[WARNING: The following story contains spoilers from Tuesday's episode of Sons of Anarchy. Read at your own risk.]
Tuesday's episode of Sons of Anarchy took viewers deeper inside the history of Venus Van Dam.
Although the transsexual escort — played by The Shield and Justified star Walton Goggins — was introduced as part of a comedic blackmail scheme last season, the character's most recent appearance took a more serious, emotional turn. When Gemma (Katey Sagal) tells a jailed Nero (Jimmy Smits) that Venus turned up at Nero's place with a shiner after a family altercation regarding Venus' "nephew," Nero urges Gemma to ask Jax (Charlie Hunnam) to help Venus out.
As Venus explains to Jax and the boys, her mother (Adrienne Barbeau) was less than accepting of her son's choice to become a woman. Instead, Venus' mother tried to "straighten" young Vincent out by forcing him to perform in a child pornography operation the family still runs to this day. Venus asks the club to help rescue her nephew — which we soon learn is actually Venus' son — from a similar fate in the twisted family business.
Then all hell breaks loose. After a near-brawl at Venus' mother's house, a high-speed car chase during which Venus starts shooting on the open road and a final showdown at the kiddie porn headquarters, Venus is unable to pull the trigger when offered a chance to kill his mother. But when Venus' mother continues to belittle and berate the son she no longer has, Jax puts a bullet in her head instead.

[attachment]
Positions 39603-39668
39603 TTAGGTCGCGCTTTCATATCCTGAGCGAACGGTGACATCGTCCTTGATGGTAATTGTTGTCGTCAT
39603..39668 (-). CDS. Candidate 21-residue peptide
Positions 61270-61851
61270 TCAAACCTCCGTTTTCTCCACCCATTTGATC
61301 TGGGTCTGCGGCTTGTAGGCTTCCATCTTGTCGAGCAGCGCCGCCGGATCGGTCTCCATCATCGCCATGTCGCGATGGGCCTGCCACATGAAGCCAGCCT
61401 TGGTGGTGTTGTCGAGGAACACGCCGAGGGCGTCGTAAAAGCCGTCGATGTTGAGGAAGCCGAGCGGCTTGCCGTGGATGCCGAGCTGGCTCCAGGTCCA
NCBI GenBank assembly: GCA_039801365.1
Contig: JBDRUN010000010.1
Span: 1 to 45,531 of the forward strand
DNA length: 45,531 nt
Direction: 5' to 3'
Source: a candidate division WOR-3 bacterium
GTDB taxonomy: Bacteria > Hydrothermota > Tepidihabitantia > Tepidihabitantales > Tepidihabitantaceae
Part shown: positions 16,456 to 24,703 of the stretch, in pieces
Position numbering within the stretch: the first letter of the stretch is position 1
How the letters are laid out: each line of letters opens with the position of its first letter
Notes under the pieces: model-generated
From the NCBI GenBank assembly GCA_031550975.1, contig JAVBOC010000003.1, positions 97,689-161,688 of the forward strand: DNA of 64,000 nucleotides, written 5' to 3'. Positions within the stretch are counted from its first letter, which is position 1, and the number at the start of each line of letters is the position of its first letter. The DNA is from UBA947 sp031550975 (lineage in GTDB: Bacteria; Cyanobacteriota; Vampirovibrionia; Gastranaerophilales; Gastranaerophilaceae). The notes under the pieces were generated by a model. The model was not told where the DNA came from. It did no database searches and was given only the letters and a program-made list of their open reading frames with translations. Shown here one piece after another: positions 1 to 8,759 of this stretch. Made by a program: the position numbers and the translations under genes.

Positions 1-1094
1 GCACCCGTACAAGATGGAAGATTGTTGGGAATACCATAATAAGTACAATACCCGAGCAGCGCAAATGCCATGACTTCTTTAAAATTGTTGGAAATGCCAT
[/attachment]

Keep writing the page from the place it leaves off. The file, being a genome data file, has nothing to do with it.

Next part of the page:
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TVGuide.com caught up with Goggins to talk about showing Venus' softer side and what might be next for her and her son. Plus: Will Venus pop up again down the road?
When you did the first guest spot, did you know the character would come back with such an emotional story line?
Walton Goggins: I think both Kurt and I wanted it to continue the moment we wrapped the first day. I certainly did — I wasn't ready to say goodbye to her. We just kind of kept the conversation going over the course of the last year. We both wanted to say something more substantial, to show another side of her ... to ground her, three-dimensionally. ... She's a cool woman, but she's also had great tragedy in her life. I was just over the moon when he told me about it. He told me about the direction that he really wanted to go in, and I thought really there's no other way that we could go.
This episode required a much different performance than last time. What was that like for you?
Goggins: I think the most important thing is seeing past just what she does for work. I liked piercing the veil of who this person is outside of what she does for a living. When she goes home at night, what's that like? What are the regrets in her life? And how has she dealt with those and how have those regrets reverberated throughout her life? What I was so excited about when I got the script was how immediate this situation had come up in her life and she really had nowhere else to turn. And for a woman who, more often than not, has the answers, she only had questions and she didn't quite know what to do.
Were you and Kurt trying to make any sort of statement with this story line?